1. You Down With MDP?
Think sports card message boards are full of angry old men? Visit a Yahoo Finance forum and it will make card collectors look like Kum-Ba-Yah nation. Business is a cut throat thing. Employees are merely “head count”. When a Dearborn big wig is ripping a drive on the famous Pebble Beach golf course, the last thing on his mind are the cards you got out of your box of 2013 Five Star Baseball.
2. Helpless Employees
3. Made To Order Products
It also speaks to a larger issue. You, the collector, are not Topps’ customer. The wholesale distributor is who Topps cares about most. Topps sells the product to the distributor, then they move onto the next product in the cycle. Your redemption cards or customer service issues are a secondary concern.
4. The Brand has Value
The MLB typically likes to deal with American companies. Topps and the MLB have had a long history. Don’t look for anyone besides Topps to make licensed baseball cards anytime soon, even after their current deal runs out.
5. Why I Bash On Topps
Topps as a company is in a tough spot. It’s almost like rooting for a sports team that has bad ownership. You don’t really know what to do. Many people rely on Topps products to earn a living. I know what it is like to struggle running a sports card business. The margin is slim, the help is none, and the hours can be long. Failing at my sports card store during 2006-2008 was one of the worst times of my life. I worry some are in the same spot I was in. That is probably one reason why, at times, I speak out in a negative way about Topps.
In combination with my brother Colin, we help sell current Topps products in a way. The sports card websites we work on have gotten several million views over the years. Over a half million people will visit Sports Card Radio during the year, in most part to find out information on sets. It was all by accident. After we went broke running a card store in 2008, Colin started a sports card podcast on a whim. Collectors started to email my brother about his show. They were so positive and urged him to keep going.
You can make decent money if you have a website getting thousands of visitors each day. Probably a little more than you think, even a site about baseball cards. I can pay my bills. I couldn’t do that running a card store. If those collectors in the early days didn’t email my brother and encourage him to keep working on the shows and the site, I’d probably be hiring nurses for a living.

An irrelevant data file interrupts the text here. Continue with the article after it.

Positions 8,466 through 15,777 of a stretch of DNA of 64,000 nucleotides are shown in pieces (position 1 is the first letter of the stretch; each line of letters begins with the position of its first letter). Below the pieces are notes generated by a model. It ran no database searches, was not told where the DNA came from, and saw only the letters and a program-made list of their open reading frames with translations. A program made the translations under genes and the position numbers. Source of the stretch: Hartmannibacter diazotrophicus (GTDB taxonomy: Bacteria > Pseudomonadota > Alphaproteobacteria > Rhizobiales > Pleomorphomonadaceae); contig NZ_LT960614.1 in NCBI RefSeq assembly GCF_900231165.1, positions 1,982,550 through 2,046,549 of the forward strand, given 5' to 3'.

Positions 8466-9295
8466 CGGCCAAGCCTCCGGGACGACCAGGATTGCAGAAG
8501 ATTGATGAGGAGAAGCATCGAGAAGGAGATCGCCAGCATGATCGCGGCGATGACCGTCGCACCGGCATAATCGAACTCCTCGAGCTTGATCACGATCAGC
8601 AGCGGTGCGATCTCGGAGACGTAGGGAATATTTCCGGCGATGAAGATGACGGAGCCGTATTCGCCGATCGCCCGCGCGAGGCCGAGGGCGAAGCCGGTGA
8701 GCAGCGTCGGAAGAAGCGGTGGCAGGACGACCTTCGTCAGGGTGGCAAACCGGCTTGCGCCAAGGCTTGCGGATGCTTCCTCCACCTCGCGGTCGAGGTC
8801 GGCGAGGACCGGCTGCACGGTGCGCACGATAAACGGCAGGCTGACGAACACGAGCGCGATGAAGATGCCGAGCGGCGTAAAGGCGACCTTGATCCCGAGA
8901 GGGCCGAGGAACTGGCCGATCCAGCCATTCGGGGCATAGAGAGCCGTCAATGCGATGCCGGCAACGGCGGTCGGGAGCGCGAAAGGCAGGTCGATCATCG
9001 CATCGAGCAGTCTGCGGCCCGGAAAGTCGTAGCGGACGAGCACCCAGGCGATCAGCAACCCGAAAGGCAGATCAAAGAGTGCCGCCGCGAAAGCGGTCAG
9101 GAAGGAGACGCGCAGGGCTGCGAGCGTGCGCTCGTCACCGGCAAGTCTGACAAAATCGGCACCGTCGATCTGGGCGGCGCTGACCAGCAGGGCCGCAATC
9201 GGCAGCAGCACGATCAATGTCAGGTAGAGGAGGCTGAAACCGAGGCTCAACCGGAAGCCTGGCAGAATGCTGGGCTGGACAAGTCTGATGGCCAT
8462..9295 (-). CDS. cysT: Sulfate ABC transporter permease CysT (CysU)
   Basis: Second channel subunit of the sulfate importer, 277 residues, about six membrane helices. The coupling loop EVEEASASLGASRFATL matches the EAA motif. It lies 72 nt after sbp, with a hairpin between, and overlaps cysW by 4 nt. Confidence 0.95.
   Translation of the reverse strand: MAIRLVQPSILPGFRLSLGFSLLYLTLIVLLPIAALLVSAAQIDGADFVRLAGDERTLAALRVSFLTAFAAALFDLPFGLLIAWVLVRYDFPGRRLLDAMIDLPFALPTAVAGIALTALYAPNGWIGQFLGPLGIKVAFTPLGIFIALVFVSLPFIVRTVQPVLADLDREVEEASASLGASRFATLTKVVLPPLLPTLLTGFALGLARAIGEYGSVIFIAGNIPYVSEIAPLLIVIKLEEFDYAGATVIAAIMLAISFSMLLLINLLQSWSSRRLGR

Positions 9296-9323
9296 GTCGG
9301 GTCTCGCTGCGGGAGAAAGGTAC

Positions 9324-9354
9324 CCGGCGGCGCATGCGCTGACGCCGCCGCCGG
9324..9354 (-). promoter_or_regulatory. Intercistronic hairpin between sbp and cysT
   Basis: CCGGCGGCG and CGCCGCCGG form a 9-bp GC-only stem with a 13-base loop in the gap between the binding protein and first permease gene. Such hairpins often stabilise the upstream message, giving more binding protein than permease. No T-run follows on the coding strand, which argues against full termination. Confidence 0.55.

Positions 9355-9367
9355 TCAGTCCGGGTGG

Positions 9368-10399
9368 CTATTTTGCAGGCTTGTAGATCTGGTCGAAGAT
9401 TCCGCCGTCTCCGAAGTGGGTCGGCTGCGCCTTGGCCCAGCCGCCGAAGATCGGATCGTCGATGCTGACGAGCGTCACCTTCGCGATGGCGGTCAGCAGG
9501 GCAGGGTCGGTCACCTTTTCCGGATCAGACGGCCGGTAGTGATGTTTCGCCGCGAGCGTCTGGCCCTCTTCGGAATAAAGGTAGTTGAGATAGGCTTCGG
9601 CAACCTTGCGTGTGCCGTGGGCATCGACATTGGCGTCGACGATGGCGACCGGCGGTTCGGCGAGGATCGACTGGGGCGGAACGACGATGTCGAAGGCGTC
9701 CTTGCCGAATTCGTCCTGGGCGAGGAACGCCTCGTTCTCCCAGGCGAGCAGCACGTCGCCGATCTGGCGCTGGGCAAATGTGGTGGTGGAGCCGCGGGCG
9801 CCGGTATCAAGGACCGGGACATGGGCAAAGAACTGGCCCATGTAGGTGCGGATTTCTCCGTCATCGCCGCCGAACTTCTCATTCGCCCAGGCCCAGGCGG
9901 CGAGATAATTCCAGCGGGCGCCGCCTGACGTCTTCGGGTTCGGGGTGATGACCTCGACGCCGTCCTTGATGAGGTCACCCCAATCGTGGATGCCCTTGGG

In late 2012 we started to get several emails a week about customer service issues at Topps. Many collectors were having problems with old redemptions they were waiting on.
Colin and I can be overtly negative toward Topps. What? Are we going to continue promoting Topps sets without saying anything? C’Mon. It doesn’t sit well with us to make money on the backs of collectors, then turn our backs when they are having issues. If it wasn’t for card collectors I’d be getting up at 7 a.m. to go work somewhere tomorrow. If they are having problems with Topps, then I am willing to complain and be a class A jerk. That’s something I don’t see changing.
6. What Can You Do?
Keep in mind that Topps is in the business to make money. That is their utmost concern. They have been able to limit licensing in key sports to unlock a margin to operate. Current management at Topps have no concern about your collection or if you get value from buying a box.
Collectors come at this hobby from so many different angles. Some like single cards, some like new stuff, some like old stuff, some buy packs, some buy boxes, some do group breaks, some don’t buy online. It’s easy to feel burned when buying cards. They can be expensive and the values can drop off the table quick. Hopefully you can find niches within the hobby that peak your interest. I don’t have a magic wand to wave. If you’ve been collecting cards for a long time, there is probably something still in it for you to explore.
My name is Ryan. Email me if you are waiting on a redemption card from Topps. email@example.com